Need for conservation of hills  

Published: September 11, 2018 21:46:52 | Updated: September 13, 2018 22:15:00


Landslides, often called hill tragedies, have been making screaming headlines for some years now. And this is not for nothing. Hills here, unlike in the Himalayan ranges, are formed not by rocks but by soil. So the country's hills are vulnerable to undue interference by man or elements. Successive governments have simply failed to realise that this country's undulating hills are an especial gift of Nature and hence must be conserved by appropriate policy formulation. Remote and not easily accessible, the earth mounds several hundred feet high have been ignored apparently for not having any economic value. But this is a myopic vision. People from plain lands get easily overwhelmed by the charm and beauty of hills and mountains but they do not appreciate the practical values of such natural resources. Neither will they cherish living there because life is full of struggle there. It is the hill people living there, who have mastered the art of cohabiting with hostile Nature.

The indigenous people in hill districts have known to respect the unwritten laws of the surrounding because they have taken the lesson from Nature for generations. It is the arrival of people from the plain land that has upset the balance maintained between exploitation of resources and sustainability of hills. In most hill districts, denudation of forests has exposed the soil to rain, wind and sun. Over the years, the quality of the hills' topsoil gets deteriorated and if there is heavy rain the soil gives in. But denudation is not the only threat facing hills in the country's east. Soil from hills is randomly removed by earth-cutting machines. In the absence of any opposition or monitoring, entire hills are pillaged. There is no sign of the Cumilla Lalmai Hills now.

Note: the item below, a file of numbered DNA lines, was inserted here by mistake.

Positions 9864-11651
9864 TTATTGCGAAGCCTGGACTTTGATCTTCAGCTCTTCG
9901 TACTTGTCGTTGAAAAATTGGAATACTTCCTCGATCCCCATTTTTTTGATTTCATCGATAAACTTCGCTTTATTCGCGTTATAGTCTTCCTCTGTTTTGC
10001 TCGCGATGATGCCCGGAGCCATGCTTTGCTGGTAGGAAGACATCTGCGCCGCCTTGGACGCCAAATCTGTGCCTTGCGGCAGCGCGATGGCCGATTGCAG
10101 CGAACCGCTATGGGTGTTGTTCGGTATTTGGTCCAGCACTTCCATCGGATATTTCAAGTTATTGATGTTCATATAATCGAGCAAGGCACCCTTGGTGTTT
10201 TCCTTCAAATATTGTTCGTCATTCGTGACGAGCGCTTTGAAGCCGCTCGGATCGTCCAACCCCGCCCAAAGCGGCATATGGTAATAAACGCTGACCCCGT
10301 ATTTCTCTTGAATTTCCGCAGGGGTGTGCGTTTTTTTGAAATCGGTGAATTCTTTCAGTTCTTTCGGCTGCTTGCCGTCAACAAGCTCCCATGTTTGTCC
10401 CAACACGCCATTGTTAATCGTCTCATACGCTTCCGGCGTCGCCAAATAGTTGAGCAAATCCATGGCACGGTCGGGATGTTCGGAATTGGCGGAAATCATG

What is amazing is that the public works and housing department of the government is oblivious of the need for protecting hills and the tree covers on them. All because of the lack of awareness of conservation of Nature. In Chattogram city, the DC bungalow was built defying the rule of hill conservation. Other government establishments were built in and around the area. The hills were cleared for accommodation of more offices in Chattogram only in recent past. All this is indication that the official stand on preservation of hills is conspicuous by its absence.

Now, more hill areas are increasingly brought under cultivation of crops and fruits --some of those exotic. Whether such cultivation is ecologically sustainable is not known. In fact, study on hills in the country and their indispensability has received little attention. Here is an area that needs to be brought into focus to know how the hilly contours get impacted by cultivation of crops, including jhum. But before the process reaches a level of respectability, it would be better to gather knowledge of how neighbouring countries do the trick. Landslides were hardly a problem in the past but now their frequency demands concrete steps to arrest those. A comprehensive hill conservation policy and suitable action plan are well in order.   

 

 

 

 

 

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